It took some low-level mountaineering skills to reach the bikes, and then 4 people and a bucket-brigade effort to cut the twine holding them to their nails and finally shine some daylight on them. I don’t think the family was thrilled that I had to stand in the Maxwell, and at one point, on the Sears, but again, bike junkie.
I can see where Leo would have acquired the other two bikes, a balloon-tire Schwinn and an old Brit racing bike; those probably turned up in town, at a yard sale perhaps. But the Undes? I’m pretty sure the brand was only sold in Japan, never meant for the American market. We already had tons of bicycles that more than filled the market niche that the Undes would have served. With one gear and weighing nearly 50 pounds it certainly didn’t surpass the standard American iron of the period. Maybe a serviceman brought it back, or it could have possibly been shipped here as a novelty after someone visited Japan. It’s all guessing at this point. For the sake of the bicycle’s history, or at least to quell my curiosity, hopefully someone out there will be able to offer some insight. Fire away with your thoughts, opinions or whatever.
The sum total of knowledge I possess of pedicabs could easily fit on the head of a pin. I’ve ridden in a couple, mainly along the waterfront in San Francisco. I’ve never pedals one, and being more than a little agoraphobic, have never laid eyes on one outside the U.S.
It looks like I’ll be getting a crash course in them, as 4 are now here. Three are marked “White Horse” and are supposedly from Thailand. The last is a Neelam made in India. None are assembled so that’s where my education will begin. Along with the larger frame pieces are buckets and boxes and plastic tubs of smaller bits, many of which little resemble bike parts. Who knows, maybe I got the makings of some pedicabs filled in with old swing set parts. Side note: When I was in my twenties I actually harbored visions of collecting swing sets.
Obviously this will be continuing story so check back if you’d like to see how this all goes.
Thanks to Robbie (shown) for hooking me up with his fine pedicabs. I’ll post the story of how he ended up with them in one of my updates.
Here are a few of my Top-Ten favorite bike models that College Cyclery carried during my 11-year tenure there. The mink blue Raleigh Professional- the first bike I ever pined for at the shop; Fuji Touring III’s, IV’s, V’s- those bikes were beautifully made and very well equipped. ..And then there were the 1985-1987 Fisher Montares. They were just, well, pretty.
Of course they were also nicely made and were sturdy, durable and dependable beyond all measure, but I was sold before I ever even rode one. Unfortunately, I could afford a $750 mt. bike about as much as I could swing a Porsche 911 back then so I was left selling them to other lucky people. Scott Clarke, one of the mechanics, had a green one, the lucky dog. The red Montares were ok, but I was over the moon for the green ones.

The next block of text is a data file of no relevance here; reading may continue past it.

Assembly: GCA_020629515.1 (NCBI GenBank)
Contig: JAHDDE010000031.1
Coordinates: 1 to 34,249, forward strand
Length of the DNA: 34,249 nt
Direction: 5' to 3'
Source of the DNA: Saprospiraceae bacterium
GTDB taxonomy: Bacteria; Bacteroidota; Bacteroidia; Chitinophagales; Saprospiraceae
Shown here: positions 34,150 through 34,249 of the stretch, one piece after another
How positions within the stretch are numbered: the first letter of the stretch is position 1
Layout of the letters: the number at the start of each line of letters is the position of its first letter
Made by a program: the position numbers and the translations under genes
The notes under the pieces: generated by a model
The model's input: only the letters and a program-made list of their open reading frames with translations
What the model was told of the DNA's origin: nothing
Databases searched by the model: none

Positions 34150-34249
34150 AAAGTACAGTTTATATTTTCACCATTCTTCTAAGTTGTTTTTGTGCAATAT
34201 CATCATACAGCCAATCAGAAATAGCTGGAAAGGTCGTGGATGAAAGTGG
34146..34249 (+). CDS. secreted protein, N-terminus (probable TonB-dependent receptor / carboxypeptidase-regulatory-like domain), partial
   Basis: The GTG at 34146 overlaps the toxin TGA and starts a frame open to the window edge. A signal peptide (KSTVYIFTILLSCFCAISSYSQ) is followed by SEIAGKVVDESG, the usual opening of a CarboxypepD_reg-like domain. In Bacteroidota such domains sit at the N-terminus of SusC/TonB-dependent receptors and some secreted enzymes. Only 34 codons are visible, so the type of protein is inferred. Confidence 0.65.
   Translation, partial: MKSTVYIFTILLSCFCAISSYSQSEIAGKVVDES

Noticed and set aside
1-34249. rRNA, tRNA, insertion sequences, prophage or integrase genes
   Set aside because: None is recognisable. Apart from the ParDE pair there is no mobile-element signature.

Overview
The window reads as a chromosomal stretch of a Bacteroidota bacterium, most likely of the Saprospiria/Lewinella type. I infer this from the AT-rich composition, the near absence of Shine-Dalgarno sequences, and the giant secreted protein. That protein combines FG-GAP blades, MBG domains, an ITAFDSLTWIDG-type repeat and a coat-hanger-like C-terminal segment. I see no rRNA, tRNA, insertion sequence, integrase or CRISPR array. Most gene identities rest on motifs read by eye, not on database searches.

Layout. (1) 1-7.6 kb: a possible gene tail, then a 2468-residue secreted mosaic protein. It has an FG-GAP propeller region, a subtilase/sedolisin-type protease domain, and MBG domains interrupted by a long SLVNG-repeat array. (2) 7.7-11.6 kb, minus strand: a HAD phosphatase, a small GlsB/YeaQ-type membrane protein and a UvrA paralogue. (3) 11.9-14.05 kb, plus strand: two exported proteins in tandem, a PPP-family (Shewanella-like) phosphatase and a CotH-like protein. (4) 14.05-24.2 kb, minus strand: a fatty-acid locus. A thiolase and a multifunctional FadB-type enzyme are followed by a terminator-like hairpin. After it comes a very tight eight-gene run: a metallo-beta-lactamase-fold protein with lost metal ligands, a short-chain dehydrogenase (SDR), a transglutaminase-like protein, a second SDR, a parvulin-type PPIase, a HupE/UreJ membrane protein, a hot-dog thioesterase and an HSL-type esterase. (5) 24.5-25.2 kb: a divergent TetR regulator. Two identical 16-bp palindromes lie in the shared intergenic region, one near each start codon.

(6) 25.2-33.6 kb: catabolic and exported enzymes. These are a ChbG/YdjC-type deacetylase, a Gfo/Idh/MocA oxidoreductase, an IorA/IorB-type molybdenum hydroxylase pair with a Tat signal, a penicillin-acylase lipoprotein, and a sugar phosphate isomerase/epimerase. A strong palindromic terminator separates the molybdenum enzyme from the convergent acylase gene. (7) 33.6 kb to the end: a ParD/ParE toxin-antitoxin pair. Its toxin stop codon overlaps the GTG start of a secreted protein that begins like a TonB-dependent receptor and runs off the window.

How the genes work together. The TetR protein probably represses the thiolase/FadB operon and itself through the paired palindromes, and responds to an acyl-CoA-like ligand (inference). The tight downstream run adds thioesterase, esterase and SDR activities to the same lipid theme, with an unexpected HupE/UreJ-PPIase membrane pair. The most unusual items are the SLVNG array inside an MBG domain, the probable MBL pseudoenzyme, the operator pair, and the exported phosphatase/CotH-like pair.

While pile hunting at the Reno Bike Project recently I ran across this 1986 Montare, the ultra-neato version with the rear cam brake. It was in rough shape, enough so that it had been donated, but of course I couldn’t see that at the time. All I saw was GREEN Montare. Needless to say, when it comes to old bikes I tend to miss the forest for the trees.
Back at home I discovered what I’d really gotten myself into; beyond regular wear and tear the bike had significant rust, mainly on the components, but pretty much everywhere. Even the sealed b.b bearings were rusted to the point where the cranks were frozen. The seat tube had a Pinole, Ca. shop sticker, so my detective brain told me the bike had indeed lived near (possibly in) the Pacific ocean.
Knowing when to quit is a sign of intelligence, but I convinced myself that knowing when to quit and then pushing forward is the truest form of dedication. More likely, it’s a sign of a obsessive-compulsive disorder, but that ship sailed many years ago. Far, far away.
So, here it is, rust be damned. It actually does ride really well and those new bottom bracket bearings are butter. Butter, I tell you!
Yeah, I don’t know what it is, but it’s big. At 65cm, it fits someone that has to be at least 6’2″ or 6’3″. At 5’10” I can’t begin to get a leg over it.
At first glance it looks European, possibly a Raleigh. It has a British-type fork with the little bowls on the ends of the crown. The seat stays also clamp at the seat binder, so overall, Raleigh looking.
Many bikes made in the Orient have some of the same characteristics of English-made ones though, so it could also be Chinese made. I don’t see any marking on the hubs, nor any Chinese lettering anywhere, but I’m not ruling anything out.
Things gets more confusing as it has some American parts, as well. There’s a Wilburn decal on the seat tube, but that looks to be the name of the shop where it was either sold or serviced. The bike has 28″ rims with Wards Riverside single-tube tires, Torrington pedals, and a Delta Rolite generator and light, all American made. The pedals and the light could have been added, but those 28″ wheels and Monkey Wards tires look original to the bike. They befuddle me. I’m perfectly befuddled.